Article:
The More Things Change (part 2)

imageAs I hold my tiny granddaughter, I remember melting into Grandma’s pillowy softness, smelling her Cashmere Bouquet Talcum Powder, unaware she’d ever played any role but “Grandma.” Though I’d always heard Mother address her as “Mama” I stung with jealousy when I found out Grandma actually was her mother. Sure, I was her favorite grandchild, I later learned the other kids thought the same things, the mark of a good grandmother.

We only visited Grandma In summers, since she lived a few hours away.  I loved following her to tend the chickens where She made that praise Della, her Dominecker Hen for laying a double-yoked egg yesterday, remarking to the others they might consider doing the same. She told Sally not to start acting “Broody.” She didn’t have enough her eggs to “set” her yet. She counted her chickens and found Susie missing. Grandma got a long stick and poked under bushes till she flushed Susie out from her “stolen” nest. I felt so important crawling way under the bush bringing two warm eggs. Chiding Juanita, an ornery red hen, she threatened to invite her to Sunday Dinner, saying “You’ll make some mighty fine dumplings if you don’t lay a couple of eggs this week!” I wasn’t that invested in Juanita and don’t recall whether we had dumplings or not.  Once I had the thrill of seeing Grandma fearlessly make short work of a black chicken snake lounging in a nest with an egg in his mouth.  Unbelievably, she grabbed him barehanded and slung him to the ground, where she dispatched him to snake heaven with the shovel she always carried outdoors.

Daily, we walked her yard, shovel in hand,checking out the flowers, moving one or two that needed a better home, filling a hole here, rooting out a weed there.  She gathered tomatoes, okra, and squash from the garden, later serving them at lunch, tomatoes still warm from the sun.  Before one, we made the ritual walk to the mailbox with a letter or two.  Grandma often got two or three letters a day since she wrote to numerous friends and relatives.  She’d read these to us as a group, “Oh!  Winnie’s girl Opal’s little girl is a princess in the school play.  She’s your third cousin.  All of Winnie’s kids did good.  They were all smart as whips!” going on to tell us stories of her girlhood with the distant Wiinie.

I envied my unknown cousin, though I’d never wanted to be a princess before or since.  Sometimes, the letters included pictures, which we poured over.

As my granddaughter and I relaxed in a dear friend’s garden, I collected cleome seed to share with her sometime down the road, a reminder of this day.  I do hope my little one recalls sweet stories of our our times together.

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The More Things Change

 

family6Grandma slipped silently out the back door.  The last I remembered, I’d been asleep on the train.  Not wanting to be left alone, I rolled to my belly and hung off the edge of her high bed, my pudgy feet peddling till I thudded solidly to the unfinished wood floor.  Following her out into the dewy grass of the early daylight, I saw her lurching one-sidedly under the burden of a heavy bucket of corn in one hand, a shovel in the other, totally unaware of being tailed.  As I padded silently behind, sandburs pierced my baby feet.  Dropping to my round bottom, I screamed at the insult.  The grass at home was soft and welcoming.  Startled by my banshee cries, Grandma turned.  “Oh my Lord.  I thought I shut the door behind me.  You could have gotten in the road!”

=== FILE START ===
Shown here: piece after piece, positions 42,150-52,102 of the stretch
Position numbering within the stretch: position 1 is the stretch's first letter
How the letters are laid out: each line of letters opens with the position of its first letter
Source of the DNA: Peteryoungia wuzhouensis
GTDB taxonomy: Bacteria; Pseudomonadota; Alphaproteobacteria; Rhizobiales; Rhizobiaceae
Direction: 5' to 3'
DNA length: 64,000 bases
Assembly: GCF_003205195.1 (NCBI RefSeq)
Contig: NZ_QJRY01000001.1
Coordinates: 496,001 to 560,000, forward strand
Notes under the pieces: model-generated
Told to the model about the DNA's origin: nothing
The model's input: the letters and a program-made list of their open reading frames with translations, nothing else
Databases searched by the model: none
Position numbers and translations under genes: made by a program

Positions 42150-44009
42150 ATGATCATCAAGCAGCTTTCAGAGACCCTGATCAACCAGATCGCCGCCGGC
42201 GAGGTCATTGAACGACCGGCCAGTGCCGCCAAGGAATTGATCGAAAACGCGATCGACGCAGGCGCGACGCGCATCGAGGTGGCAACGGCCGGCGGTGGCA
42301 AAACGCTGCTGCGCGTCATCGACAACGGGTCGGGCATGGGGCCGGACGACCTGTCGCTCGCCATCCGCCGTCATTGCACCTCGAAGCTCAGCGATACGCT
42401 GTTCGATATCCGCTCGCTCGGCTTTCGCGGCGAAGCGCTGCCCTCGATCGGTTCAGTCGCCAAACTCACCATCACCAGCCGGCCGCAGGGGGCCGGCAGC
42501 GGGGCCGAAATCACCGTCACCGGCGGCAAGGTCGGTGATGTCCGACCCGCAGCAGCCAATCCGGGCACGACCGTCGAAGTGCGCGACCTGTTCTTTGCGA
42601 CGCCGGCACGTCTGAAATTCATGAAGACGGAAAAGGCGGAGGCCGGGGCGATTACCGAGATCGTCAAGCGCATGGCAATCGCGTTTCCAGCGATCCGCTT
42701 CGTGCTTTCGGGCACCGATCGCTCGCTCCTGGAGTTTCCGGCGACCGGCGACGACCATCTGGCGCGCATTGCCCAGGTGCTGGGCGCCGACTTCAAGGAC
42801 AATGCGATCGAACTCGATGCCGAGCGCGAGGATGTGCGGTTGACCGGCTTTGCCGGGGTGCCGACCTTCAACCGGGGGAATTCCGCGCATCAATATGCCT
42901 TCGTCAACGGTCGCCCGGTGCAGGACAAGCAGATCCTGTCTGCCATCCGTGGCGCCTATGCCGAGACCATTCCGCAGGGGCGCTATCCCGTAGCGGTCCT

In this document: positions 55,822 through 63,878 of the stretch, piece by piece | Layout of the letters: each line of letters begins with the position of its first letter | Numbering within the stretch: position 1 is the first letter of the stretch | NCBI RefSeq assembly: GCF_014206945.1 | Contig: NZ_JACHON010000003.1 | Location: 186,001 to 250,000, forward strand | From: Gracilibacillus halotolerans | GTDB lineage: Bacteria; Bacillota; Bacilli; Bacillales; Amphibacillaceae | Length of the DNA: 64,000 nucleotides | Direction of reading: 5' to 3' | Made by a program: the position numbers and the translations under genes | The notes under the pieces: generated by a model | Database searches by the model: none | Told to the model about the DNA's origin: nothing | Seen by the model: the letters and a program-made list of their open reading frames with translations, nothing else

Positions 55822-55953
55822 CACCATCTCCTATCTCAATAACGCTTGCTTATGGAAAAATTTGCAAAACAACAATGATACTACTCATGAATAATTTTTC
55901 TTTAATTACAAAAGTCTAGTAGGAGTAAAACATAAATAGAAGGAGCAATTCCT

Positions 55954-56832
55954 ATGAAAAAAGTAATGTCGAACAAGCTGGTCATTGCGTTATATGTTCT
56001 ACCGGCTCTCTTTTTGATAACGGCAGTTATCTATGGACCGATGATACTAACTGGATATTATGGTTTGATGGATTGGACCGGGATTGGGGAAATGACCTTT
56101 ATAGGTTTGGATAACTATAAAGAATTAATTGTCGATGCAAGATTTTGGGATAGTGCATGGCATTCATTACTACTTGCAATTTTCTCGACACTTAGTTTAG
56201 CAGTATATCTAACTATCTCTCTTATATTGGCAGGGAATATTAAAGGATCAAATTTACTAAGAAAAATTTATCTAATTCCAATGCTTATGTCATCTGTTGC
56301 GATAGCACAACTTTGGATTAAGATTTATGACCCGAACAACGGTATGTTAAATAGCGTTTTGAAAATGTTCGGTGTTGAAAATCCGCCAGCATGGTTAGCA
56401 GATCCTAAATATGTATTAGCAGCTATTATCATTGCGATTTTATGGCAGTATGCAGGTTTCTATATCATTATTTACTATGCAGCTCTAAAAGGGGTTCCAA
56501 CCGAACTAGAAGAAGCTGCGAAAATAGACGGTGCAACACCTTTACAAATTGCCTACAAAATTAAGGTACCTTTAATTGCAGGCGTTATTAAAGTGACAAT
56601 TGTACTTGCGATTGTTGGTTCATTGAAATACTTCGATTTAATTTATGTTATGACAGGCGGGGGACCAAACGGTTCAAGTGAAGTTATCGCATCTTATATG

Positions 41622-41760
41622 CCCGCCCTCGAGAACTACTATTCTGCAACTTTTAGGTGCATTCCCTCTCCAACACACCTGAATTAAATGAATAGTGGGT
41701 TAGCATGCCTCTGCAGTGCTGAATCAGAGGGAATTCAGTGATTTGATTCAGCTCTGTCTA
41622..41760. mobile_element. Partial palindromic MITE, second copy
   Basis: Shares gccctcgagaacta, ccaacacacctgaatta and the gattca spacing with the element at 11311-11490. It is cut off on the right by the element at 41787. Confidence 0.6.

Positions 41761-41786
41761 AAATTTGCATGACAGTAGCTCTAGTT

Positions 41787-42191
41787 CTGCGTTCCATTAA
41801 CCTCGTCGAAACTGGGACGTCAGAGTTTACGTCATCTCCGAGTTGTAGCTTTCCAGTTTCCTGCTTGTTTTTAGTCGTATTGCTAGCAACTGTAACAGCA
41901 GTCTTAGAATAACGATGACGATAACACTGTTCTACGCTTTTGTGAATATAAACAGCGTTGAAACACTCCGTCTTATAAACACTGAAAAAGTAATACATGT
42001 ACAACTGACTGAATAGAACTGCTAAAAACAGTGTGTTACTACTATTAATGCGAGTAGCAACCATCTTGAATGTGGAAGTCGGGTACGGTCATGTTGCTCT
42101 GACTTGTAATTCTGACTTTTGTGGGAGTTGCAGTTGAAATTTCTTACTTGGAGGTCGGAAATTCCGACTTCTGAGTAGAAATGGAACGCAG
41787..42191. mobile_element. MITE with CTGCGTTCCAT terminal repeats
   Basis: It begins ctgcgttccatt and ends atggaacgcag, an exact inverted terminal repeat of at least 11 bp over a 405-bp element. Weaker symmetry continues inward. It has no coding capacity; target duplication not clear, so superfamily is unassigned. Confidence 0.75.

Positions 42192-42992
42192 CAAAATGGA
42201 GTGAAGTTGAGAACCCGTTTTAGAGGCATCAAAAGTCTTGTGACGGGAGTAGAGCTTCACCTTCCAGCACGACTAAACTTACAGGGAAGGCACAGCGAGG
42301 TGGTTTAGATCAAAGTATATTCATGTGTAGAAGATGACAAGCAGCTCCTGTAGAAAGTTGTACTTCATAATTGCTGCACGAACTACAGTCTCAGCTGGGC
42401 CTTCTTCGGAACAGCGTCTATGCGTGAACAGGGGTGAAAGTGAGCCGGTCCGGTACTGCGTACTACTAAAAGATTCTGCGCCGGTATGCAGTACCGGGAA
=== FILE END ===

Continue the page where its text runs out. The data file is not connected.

Dropping the bucket of corn, she rushed over to comfort me, seating me on the shovel blade to pick sandburs out of my feet.  By the time she’d finished, I pointed out a huge yellow road grader a few yards away on the side of the dirt road.  “You want to see that?  Okay.  We’ll Go over.  It’ll be a while before the workers get here.”  I stood on the shovel blade and bent to hold the handle as she pulled me over to have a closer look, lifting me as high as she could to get a closer look at the gigantic tires.   I am still fascinated by heavy machinery. 

After I had my fill of the road grader, we went back for her bucket of corn to feed her chickens.  I liked the chickens just fine, though they weren’t nearly as interesting as the road machine.  We had chickens at home.  The barn next to the chicken yard was a different matter.  Since the grass was worn away between the two, I toddled over to have a look.  A chain with a padlock ran through two holes in the big double doors, denying me entry.  I peeked through into the shade of the barn to see a child-sized table and chairs, rocking horse, tricycle, and a red wagon.  Grandma’s little black and white dog dropped to his belly and wiggled into the barn through deep, sandy hole worn under the doors.  I dropped to my belly tunneling right behind him.  Had Grandma moved just a little slower, I’d have earned my prize.  Instead, she pulled me by my bare feet back into the barn yard. 

I howled in protest as she explained those things belonged to the child of the landlord and were off limits to me.  I couldn’t wrap my thoughts around that, having no idea what a landlord was, but I knew what toys were, and meant to have them.

Back in the house, after that major disappointment, Grandma cooked breakfast, and I met my first true love, bacon.  I have not tasted anything that wonderful before or after.

That is my first conscious memory, though I must have been familiar with Grandma.  Mother dated it to around the time I was eighteen months old.  I am older now than Grandma was then, and  like her, carry a shovel as I putter in the yard, an excellent implement to have on hand for a little impromptu digging or snake-killing.  Some things never change.

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